I suspect given that you mention him only working part time and taking drugs that there might also be financial abuse. Probably in the form of spending the family’s money so you can’t save up to leave.

    I am sorry you are in such a tough situation. The one good thing is that you dodged a bullet on the counseling front. It is very much not advised to go to counseling with an abuser as they can actually end up manipulating the counselor and making things worse. I would suggest that you find some time to call the Women’s Aid helpline. Or if you have a local branch to go in and see a worker in person. I think talking through what you are experiencing with a professional who understands abuse would really help you.

  • #70469
     Iwantmeback 
    Participant

    Hi miserablemum, as hard as it is to hear, but your partner is abusing not just you but your children to. He is responsible for himself and his emotional needs. If he has depression, does he see a psychiatrist, has he a cpn. you say he self medicates. Cannabis is renowned for causing low moods, paranoia and lethargy. When he says he feels suicidal the next time and there will be, as a concerned partner dial 999 and repirt him as a potential risk to himself as he’s done it before. Not all abusers do kill themselves but some do, as once they’re gone you have to live with that guilt for ever even though no-one is responsible for another’s actions.
    Have you ever spoken to your own doctor as to how he behaves and it makes you feel, it’s anither way of logging his behaviour to paint a bigger picture fir the future when you are able to leave. Everything is too much just now. It would seem as if you’ve just realised your being abused, that feeling knocks us fir 6. Dealing with that revelation and dealing with your children is enough for your world to be literally turned upside down. If you can contact WA, they have their own solicitors who specialise in DA, they can even get him out of the family home so you dont have to move. Everything is done at your pace, you dont need anyone else telling you you should do this that or the next thing, he does enough of that to last a lifetime. It’s a huge step you’ve taken just posting on here, but it’s the first to you being free of him eventually. doesn’t matter how short or long your journey is, it’s yours and you’re in control of it.
    Knowledge is power and you’ll gain so much of that here. There’s a great book called living with the dominater by pat craven. Power and Control is another one, and why does he do that by Lundy Bancroft. Read up on trauma bonding and the FOG )fear obligation and guilt)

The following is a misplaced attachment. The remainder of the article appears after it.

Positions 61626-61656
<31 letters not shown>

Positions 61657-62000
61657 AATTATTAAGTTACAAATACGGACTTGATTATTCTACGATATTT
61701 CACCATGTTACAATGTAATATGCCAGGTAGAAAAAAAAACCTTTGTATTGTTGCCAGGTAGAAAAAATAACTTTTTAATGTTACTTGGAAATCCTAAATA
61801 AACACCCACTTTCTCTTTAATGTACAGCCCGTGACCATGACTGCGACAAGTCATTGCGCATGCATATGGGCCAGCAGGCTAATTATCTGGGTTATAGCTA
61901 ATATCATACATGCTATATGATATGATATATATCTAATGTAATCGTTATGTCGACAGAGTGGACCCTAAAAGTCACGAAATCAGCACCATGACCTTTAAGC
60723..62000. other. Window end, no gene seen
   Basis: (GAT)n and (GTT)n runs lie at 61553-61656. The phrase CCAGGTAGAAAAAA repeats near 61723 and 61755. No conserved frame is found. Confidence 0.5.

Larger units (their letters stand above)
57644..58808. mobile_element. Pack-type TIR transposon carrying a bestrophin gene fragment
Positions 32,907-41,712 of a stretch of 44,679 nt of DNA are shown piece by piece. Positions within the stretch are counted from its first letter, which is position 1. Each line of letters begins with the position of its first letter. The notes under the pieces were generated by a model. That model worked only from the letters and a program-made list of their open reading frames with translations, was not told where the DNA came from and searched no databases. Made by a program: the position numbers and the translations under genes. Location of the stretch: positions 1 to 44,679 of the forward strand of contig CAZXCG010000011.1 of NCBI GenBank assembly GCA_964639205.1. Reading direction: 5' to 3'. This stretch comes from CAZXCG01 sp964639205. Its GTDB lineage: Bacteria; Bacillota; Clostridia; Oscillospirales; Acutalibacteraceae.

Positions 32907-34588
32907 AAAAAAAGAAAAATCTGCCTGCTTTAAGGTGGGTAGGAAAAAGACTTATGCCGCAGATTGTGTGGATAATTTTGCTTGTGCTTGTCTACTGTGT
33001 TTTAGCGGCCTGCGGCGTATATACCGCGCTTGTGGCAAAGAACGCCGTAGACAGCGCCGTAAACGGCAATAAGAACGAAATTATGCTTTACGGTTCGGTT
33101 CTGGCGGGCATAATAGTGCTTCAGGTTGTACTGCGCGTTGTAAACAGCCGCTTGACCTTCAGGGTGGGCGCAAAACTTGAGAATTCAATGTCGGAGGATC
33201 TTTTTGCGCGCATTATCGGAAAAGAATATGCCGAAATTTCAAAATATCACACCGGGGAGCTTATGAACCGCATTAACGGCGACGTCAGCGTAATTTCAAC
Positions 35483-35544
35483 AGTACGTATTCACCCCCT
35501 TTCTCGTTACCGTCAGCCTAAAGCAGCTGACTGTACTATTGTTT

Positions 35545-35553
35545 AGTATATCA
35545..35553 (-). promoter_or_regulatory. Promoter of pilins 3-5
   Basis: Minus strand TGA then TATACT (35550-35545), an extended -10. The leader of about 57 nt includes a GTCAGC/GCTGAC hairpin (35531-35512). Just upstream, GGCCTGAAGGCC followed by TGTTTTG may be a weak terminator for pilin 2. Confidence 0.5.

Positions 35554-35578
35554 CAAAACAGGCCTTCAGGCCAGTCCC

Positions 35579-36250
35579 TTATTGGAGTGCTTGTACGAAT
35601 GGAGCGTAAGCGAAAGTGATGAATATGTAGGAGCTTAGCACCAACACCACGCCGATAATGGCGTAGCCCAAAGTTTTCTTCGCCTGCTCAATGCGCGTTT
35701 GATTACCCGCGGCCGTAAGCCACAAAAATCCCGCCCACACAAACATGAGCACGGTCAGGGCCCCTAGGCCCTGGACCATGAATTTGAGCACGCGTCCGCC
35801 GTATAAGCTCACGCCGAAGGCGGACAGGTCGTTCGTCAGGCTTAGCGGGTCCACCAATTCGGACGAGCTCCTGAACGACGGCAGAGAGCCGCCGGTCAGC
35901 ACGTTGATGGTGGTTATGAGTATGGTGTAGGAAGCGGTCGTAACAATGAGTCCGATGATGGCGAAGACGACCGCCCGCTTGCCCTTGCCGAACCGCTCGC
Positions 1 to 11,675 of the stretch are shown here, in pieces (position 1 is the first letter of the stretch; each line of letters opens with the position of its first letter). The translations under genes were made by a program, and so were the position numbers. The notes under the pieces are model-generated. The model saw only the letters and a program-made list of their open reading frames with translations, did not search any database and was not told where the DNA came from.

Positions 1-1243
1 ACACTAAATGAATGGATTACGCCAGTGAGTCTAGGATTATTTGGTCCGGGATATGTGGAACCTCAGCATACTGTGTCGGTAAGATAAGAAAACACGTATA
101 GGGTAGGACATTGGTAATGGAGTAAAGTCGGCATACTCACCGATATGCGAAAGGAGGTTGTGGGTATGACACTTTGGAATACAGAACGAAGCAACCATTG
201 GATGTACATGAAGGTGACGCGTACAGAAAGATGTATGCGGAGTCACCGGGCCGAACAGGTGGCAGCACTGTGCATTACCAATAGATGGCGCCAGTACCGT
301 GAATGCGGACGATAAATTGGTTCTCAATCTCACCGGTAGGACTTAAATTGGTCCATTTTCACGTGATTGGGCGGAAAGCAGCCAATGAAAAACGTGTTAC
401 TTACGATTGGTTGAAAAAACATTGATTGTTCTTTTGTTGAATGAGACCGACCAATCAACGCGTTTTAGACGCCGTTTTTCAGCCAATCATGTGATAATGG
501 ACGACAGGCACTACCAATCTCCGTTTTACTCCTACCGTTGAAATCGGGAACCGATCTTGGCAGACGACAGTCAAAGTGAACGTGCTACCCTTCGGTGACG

Post anytime and about anything that’s worrying you.
    Best wishes
    IWMB 💕💕

  • #70527
     Lisa 
    Main Moderator

    Hi Miserablemum,

    Thank you for posting and welcome to the forum, I hope you find it a helpful place to be. As the replies you’ve received say, what you have explained is definitely domestic abuse. You’ve explained significant emotional abuse, in particular him threatening suicide, which sadly is a commonly used tactic which can make you feel incredibly trapped in the relationship. Any sexual coercion, such as making you feel guilty so that you have sex with him, or any unwanted sexual contact is sexual abuse.
    You are not a terrible mother, wife or person, as you wrote. He will be making you feel this way, because part of the abuse is turning things around onto you and making you feel responsible. You are not responsible for his actions and he is the only one causing this. However, it’s only you that can make changes, and it sounds like your children are experiencing this abuse too, so they need you to protect them as much as you possibly can.

    If you feel you can I suggest calling the 24 hour freephone National Domestic Violence Helpline on 0808 2000 247 to speak to a female support worker in confidence. They won’t tell you what to do, or rush you into taking any action, but can talk through your situation and signpost you to other support that’s relevant for you. Keep talking when you can, there’s support for you here, at your pace.

    Kind Regards,

    Lisa

  • #70623
     Miserablemum 
    Participant

    Thank you for your replies Tiffany, IWMB and Lisa. I’ve had a rough few days, I’m very confused and it was very confronting reading your replies. I plan on calling WA tomorrow when he’s at work. I just don’t know what to do at the minute. I’ve withdrawn, he keeps asking me what he’s done but I don’t know what to say. Is there any point trying to explain how his ways affect us all yet again?